Background: Increased left ventricular mass (LVM) predicts cardiovascular events and mortality. The objective of this study was to determine whether early-life exposures to body mass index (BMI) and systolic blood pressure (SPB) affects the left ventricular structure in adulthood.
Methods: We used longitudinal data from a 31-year follow-up to examine the associations between early-life (between ages 6-18) BMI and SPB on LVM in an adult population (N = 1864, aged 34-49). The burden of early-life BMI and SBP was defined as area under the curve.
Results: After accounting for contemporary adult determinants of LVM, early-life BMI burden associated significantly with LVM (3.61 g/SD increase in early-life BMI; [1.94 - 5.28], p < 0.001). Overweight in early-life (age- and sex-specific BMI values corresponding to adult BMI > 25 kg/m2) associated with 4.7% (2.5-6.9%, p < 0.0001) higher LVM regardless of BMI status in adulthood. Overweight in early-life combined with obesity in adulthood (BMI > 30kg/m2) resulted in a 21% (17.3-32.9%, p < 0.0001) increase in LVM. Higher early-life BMI was associated with a risk of developing eccentric hypertrophy. The burden of early-life SPB was not associated with adult LVM or left ventricular remodeling.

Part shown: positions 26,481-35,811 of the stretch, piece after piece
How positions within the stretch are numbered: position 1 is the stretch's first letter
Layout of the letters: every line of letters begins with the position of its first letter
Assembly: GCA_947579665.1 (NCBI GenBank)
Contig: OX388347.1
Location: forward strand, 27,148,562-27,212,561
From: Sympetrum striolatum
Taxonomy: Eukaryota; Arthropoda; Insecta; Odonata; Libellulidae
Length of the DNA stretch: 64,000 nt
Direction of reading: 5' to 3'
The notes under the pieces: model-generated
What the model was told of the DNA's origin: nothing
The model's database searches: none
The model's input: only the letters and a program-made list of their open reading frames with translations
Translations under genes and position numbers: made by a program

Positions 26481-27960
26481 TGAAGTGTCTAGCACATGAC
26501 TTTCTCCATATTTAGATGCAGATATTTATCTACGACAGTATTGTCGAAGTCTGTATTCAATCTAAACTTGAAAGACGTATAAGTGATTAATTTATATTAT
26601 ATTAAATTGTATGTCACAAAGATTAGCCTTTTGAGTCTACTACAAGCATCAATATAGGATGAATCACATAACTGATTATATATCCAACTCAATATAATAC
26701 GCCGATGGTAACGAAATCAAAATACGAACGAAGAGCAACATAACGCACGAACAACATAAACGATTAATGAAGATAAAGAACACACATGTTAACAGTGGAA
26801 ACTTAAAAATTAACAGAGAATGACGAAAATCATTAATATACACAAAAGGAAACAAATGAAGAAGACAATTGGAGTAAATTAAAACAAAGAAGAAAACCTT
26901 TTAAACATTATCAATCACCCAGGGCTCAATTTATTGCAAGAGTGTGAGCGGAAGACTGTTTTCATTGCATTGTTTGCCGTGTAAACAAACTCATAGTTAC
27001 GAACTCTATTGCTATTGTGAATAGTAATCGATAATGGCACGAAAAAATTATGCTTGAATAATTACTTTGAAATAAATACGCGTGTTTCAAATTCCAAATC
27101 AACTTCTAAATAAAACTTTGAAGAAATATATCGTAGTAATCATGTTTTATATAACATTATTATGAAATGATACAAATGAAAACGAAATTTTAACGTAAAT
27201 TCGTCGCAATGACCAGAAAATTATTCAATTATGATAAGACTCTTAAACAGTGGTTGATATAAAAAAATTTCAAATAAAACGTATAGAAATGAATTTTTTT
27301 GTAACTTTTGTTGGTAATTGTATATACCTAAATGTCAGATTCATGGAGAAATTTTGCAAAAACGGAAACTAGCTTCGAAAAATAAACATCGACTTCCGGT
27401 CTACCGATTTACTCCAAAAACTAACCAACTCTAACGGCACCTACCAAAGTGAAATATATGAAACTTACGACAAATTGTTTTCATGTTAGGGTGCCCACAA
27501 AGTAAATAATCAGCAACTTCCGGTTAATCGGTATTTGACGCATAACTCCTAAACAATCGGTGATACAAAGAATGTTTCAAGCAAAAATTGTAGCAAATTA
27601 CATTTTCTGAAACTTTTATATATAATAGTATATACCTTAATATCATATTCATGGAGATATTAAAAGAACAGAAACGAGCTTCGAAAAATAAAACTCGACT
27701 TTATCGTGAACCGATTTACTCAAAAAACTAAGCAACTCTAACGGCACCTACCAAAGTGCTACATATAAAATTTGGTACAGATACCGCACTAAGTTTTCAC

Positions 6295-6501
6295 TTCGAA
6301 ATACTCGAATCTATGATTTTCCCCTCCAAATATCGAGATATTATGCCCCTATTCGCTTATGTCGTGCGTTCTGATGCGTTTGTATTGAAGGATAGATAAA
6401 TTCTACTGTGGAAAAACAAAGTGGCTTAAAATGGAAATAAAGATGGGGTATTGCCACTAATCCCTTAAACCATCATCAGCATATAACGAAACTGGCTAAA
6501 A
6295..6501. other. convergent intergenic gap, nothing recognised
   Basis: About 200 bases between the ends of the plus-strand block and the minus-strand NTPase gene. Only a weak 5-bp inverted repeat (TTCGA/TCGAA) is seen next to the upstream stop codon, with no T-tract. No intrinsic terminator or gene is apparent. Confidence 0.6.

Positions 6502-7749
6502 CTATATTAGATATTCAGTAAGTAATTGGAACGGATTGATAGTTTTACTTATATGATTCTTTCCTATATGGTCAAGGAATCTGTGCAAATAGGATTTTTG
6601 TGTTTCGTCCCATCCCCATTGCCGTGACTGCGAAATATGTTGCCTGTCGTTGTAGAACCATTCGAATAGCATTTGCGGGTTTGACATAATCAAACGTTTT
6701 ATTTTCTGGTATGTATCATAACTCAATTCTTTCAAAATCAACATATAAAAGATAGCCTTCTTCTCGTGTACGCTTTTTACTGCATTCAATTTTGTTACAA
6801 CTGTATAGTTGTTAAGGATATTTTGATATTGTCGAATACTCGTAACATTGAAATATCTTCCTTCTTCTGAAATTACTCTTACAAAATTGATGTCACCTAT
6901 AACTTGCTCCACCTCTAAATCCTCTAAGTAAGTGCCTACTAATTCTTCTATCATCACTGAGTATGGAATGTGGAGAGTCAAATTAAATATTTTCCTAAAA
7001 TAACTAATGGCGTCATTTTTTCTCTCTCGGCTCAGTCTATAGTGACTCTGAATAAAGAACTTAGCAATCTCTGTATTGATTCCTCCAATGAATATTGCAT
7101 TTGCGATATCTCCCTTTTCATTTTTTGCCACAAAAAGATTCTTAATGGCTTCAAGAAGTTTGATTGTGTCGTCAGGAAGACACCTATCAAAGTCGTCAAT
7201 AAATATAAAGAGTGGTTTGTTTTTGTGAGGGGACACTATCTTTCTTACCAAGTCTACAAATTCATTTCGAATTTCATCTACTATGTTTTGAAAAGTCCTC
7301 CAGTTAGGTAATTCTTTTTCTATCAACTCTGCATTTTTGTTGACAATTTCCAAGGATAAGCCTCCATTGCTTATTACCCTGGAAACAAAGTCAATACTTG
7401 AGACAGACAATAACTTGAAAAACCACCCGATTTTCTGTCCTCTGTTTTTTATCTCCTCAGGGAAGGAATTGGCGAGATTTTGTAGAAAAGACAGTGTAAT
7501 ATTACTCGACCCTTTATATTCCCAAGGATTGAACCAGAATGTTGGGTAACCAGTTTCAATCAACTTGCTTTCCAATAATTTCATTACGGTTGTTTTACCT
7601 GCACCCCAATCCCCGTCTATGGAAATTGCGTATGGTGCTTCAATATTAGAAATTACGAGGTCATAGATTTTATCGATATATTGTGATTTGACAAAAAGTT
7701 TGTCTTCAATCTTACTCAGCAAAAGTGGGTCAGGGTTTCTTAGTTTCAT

Conclusions: High BMI in early-life confers a sustained effect on LVM and the risk for eccentric hypertrophy independently of adulthood risk factors. KEY MESSAGES Excess in BMI in early-life has an independent effect on LVM and the risk of developing eccentric hypertrophy regardless of overweight status in adulthood. Systolic blood pressure levels in early-life did not have an independent effect on LVM or LV remodeling. The clinical implication of this study is that primary prevention of obesity in early-life may prevent the development of high LVM and eccentric hypertrophy.
Keywords: Left ventricular mass; blood pressure; body mass index; epidemiology; risk factor.